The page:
• 172
  • 288
  •  
  • 6
  •  
  •  
  • 2
  •  
  •  
  •  
  •  
  •  
    468
    Shares

Divorce is the dissolution of marriage within legal bounds, and dealing with issues connected to divorce can be very traumatic. Even so, many marriages end this way. Popularly thought to be a very common issue in the United States, but in actuality divorce rates in Europe are not much better and in fact may be worse.

It may surprise you to know that by recent survey data, both the US and the UK actually hover at around 40% divorce rate compared to others like Portugal, Belgium, and Denmark, which break 50% to 60%.

Divorce can exhaust you mentally, physically and financially so it is just right to know the direction you’re headed when thinking about divorce. Divorce laws are of course different for every country, but in some ways just divorce laws between states can be as varied as entirely different countries. As much as the US and the UK have strong similarities there are also important cultural differences.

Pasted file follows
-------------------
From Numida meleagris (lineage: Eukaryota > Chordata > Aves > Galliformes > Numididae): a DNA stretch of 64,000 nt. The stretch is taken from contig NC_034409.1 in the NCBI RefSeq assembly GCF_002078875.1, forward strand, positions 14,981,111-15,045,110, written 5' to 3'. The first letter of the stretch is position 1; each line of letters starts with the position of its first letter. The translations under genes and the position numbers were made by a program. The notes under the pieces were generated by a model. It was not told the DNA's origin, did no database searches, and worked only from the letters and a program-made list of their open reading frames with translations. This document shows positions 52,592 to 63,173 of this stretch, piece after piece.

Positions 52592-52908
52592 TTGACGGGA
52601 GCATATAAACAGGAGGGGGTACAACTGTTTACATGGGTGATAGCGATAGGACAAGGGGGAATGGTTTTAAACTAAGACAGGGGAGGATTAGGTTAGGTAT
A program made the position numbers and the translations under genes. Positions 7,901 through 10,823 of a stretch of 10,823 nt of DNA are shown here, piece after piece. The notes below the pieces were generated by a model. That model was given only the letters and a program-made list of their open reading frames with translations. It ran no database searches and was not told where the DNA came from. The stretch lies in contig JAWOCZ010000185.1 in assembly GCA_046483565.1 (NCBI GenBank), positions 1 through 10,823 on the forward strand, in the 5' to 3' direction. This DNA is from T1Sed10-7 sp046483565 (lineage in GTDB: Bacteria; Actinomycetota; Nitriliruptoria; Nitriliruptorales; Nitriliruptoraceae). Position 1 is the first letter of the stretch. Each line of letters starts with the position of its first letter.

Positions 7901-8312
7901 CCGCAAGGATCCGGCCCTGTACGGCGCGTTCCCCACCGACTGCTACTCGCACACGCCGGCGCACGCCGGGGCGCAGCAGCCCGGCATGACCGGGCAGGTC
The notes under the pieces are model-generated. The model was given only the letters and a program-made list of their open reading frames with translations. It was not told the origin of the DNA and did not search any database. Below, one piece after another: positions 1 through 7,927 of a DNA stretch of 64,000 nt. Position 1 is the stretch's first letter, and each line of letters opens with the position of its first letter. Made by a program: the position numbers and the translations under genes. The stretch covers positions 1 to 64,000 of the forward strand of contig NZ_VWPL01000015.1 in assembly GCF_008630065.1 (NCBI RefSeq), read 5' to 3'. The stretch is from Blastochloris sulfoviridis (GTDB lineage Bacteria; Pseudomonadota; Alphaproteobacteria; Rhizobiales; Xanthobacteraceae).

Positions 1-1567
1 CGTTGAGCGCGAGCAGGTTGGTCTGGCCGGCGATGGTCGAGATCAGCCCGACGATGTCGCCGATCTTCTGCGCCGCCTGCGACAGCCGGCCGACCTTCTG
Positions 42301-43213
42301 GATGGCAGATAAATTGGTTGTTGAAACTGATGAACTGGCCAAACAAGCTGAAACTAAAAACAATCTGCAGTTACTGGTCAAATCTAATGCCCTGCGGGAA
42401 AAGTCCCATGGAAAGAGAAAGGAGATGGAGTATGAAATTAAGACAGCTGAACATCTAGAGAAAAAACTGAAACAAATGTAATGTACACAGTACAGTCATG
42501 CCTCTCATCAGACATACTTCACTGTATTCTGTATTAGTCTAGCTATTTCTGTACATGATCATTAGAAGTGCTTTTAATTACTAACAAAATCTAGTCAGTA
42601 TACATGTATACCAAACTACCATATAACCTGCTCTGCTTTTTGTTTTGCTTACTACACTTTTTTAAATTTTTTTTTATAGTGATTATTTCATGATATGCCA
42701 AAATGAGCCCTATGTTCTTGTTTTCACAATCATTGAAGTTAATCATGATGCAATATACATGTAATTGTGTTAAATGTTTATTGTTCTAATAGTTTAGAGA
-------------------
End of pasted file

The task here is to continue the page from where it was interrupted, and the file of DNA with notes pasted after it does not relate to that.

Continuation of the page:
With these oddly similar numbers, do they view marriages and divorce the same way?

1. There is no No-Fault Divorce in England and Wales.

There are two ways to approach divorce – Fault and No-Fault.

The first one is the No Fault divorce, which includes lack of support from your spouse and any other cause without any rational possibility to reconcile. This includes two parties living apart from each other for three years or more. Another case would be due to mental health issues that last for more than three years, marriage could be ended as there may be no chance for recovery.

The other type is the Fault Divorce, which often times the most common basis for divorce conditions. This includes cruelty or bad behavior and abuse towards the partner (whether mental or physical), adultery or infidelity, felony (when a partner commits crime and imprisoned for more than a year) and abandonment (when partner leaves the other for more than a year).